This was a truly profound and REAL conversation about the way Western and American culture views and treats beauty that sits outside of it's typical standards.
Actress Nicole Ari Parker of Broadway's Streetcar Named Desire, University of Pennsylvania professor Anthea Butler, cultural critic Joan Morgan, and CurlyNikki.com founder Nikki Walton, sit down with Melissa Harris-Perry to talk about the political messages behind black hair and hairstyles.
Editor’s Note: This set of videos is a classic throwback journalistic piece, in case you haven't seen it they talk about how more women have turned towards going natural since 2007 and are changing the economy of black hair.
The ladies really lay it out on the line in this heartfelt conversation, they speak very honestly about their feelings, how having children changed their perspective on their own hair and how America's view on black hair impacts the psyche of black women in their own self-perception.
They talk about the importance of telling little black girls how beautiful their hair is when doing their hair instead of saying derogatory remarks, like "you look a mess", "you ain't going outside looking like that" and "let's work on that kitchen". Here are our video highlights:
Would you feel,"some kinda way" if your daughter's teacher took it upon herself to change your child's hair because her hair appeared unkempt?
What about if she posted before and after pics to her Facebook account?
There’s a picture (to the left, to the left...) going around the social media world right now of a young black girl who had her hair done (quite beautifully, I might add...) by her teacher in class because her hair had lint in it and it looked a bit uncared for.
It seems that the child's teacher had her heart in the right place, she wanted the little girl to look good and feel good about herself.
She decided she would give the little girl a new "do" and brighten up her day. But if she had permission to do so or not is not very clear. And if she did have permission to do it, did she also have permission to post pics of the child on social media?
I'd think that would be more than a little bit embarrassing for the parents, even if they were happy about the hair help. Check out the Facebook post below.
I have serious doubts that the little girl's parent would take kindly to the description of her hair when she entered class, even if the description was somewhat accurate. She writes:
So one of my students came to school today with he hair full of knots, lent [sic], and ridiculously tangled. It looked like it hand’t been touched the entire holiday break…so my classroom became a salon. The photo on the left is before and the right after . It just broke my heart so badly that I refused to let her leave school today the same way she came. When I finished she looked at herself and said “aww so pretty”…the beauty is that she is normally non-verbal. So now I’m crying lol. My day has been made!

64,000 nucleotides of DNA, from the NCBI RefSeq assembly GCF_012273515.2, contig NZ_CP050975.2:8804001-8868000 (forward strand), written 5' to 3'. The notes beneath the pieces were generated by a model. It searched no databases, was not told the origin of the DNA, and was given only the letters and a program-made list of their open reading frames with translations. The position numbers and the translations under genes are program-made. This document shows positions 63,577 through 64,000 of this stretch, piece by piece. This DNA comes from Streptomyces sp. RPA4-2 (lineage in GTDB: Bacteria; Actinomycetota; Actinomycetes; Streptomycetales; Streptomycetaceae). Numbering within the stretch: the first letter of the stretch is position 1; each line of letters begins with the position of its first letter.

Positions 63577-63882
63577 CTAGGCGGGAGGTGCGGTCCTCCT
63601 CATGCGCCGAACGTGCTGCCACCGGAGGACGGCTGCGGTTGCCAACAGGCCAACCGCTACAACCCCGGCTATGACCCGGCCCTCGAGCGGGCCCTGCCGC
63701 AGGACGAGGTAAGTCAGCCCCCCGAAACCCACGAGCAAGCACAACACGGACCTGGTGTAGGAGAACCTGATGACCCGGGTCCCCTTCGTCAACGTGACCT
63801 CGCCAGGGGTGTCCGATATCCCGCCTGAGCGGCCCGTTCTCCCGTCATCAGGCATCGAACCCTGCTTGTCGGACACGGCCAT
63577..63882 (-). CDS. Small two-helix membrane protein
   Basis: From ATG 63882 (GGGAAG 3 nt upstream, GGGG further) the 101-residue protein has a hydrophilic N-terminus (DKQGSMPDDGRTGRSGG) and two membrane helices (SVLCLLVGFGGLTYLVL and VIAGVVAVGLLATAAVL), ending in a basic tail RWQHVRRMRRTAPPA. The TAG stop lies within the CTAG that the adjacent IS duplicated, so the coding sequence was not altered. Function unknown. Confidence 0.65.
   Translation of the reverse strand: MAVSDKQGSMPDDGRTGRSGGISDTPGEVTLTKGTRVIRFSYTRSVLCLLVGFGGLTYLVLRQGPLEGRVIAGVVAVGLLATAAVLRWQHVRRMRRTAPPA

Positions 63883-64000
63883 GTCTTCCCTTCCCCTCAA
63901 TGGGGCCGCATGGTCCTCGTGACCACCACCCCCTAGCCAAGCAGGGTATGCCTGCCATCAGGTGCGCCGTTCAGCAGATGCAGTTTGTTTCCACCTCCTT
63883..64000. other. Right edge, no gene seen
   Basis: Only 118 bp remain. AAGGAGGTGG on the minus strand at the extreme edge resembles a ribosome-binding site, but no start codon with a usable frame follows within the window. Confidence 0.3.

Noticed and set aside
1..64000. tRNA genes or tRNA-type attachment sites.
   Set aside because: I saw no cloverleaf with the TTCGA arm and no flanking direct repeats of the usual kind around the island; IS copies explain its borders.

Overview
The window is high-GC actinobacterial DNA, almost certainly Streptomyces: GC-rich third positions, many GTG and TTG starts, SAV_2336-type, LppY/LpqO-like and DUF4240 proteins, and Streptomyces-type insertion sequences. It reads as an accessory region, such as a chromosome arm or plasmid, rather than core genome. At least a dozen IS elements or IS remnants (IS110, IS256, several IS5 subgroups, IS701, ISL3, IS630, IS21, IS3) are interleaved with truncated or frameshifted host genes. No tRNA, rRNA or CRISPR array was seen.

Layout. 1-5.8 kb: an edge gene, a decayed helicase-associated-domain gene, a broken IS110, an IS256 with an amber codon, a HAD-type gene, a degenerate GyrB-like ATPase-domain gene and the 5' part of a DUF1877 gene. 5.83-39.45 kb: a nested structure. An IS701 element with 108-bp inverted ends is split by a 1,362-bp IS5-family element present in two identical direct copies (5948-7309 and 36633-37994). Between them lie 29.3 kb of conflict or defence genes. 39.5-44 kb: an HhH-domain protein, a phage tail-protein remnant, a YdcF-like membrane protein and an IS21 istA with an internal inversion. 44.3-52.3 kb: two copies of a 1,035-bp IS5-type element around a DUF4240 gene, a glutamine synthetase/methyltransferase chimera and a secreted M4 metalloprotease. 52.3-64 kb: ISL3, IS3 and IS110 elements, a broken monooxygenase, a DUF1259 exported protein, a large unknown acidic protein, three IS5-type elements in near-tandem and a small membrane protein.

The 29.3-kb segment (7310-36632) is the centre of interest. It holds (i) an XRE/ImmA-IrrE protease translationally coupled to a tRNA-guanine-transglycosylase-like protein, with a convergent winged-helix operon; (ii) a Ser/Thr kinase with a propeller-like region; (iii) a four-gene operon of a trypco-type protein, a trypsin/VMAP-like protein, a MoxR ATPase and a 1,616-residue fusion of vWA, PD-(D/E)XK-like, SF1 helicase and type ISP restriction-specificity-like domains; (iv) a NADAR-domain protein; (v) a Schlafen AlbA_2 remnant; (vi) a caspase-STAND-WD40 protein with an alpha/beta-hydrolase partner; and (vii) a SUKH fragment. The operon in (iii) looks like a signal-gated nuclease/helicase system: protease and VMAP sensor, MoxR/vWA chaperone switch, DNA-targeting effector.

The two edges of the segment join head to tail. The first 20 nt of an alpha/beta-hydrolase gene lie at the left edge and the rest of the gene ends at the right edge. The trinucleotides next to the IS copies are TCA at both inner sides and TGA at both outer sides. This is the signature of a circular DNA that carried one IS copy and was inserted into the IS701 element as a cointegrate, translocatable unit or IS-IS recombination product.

Do you think this teacher was out-of-line or just being a good-hearted helper to the child that couldn't resist doing something nice?
I personally think she did a nice thing out of kindness when she did the girls hair, BUT, if she didn't have permission she still was out-of-line. Even so, it was nice for the little girl, and probably very embarrassing to the parents.
Especially after it went viral on the net. At least the teacher didn't show the girl's face though.
In the end, the teacher should not be villianized for her actions, but she may want to be more conscious of her boundaries with other people's children. And maybe the girl's parents will be more conscious of getting the lint out of that baby's hair before she goes into public.
UPDATE! 11:45 AM 1/11/2015
Although we still have not heard anything from the parents, one woman is claiming to know the teacher and be a part of her Facebook group. She claims that the teacher had permission to do the girl's hair as well as post pics of it online. This is just one woman's claim, so take it for what it's worth.
What do you think about this situation? Comment below.
Let me paint you a picture. For many of you, it is a picture that will look familiar; a picture that describes the humiliation and fury millions of black women feel on a regular basis all across America.
Your hair is in need of professional attention, so you head to your favorite salon. You get there and you take a seat in the waiting area. And you wait. And you wait. And…
Finally, you’re taken to the shampoo bowl, where you wait some more. Eventually, your hair gets washed and conditioned. And you wait—with a wet head. All the while, you listen to inane conversation not fit for public consumption.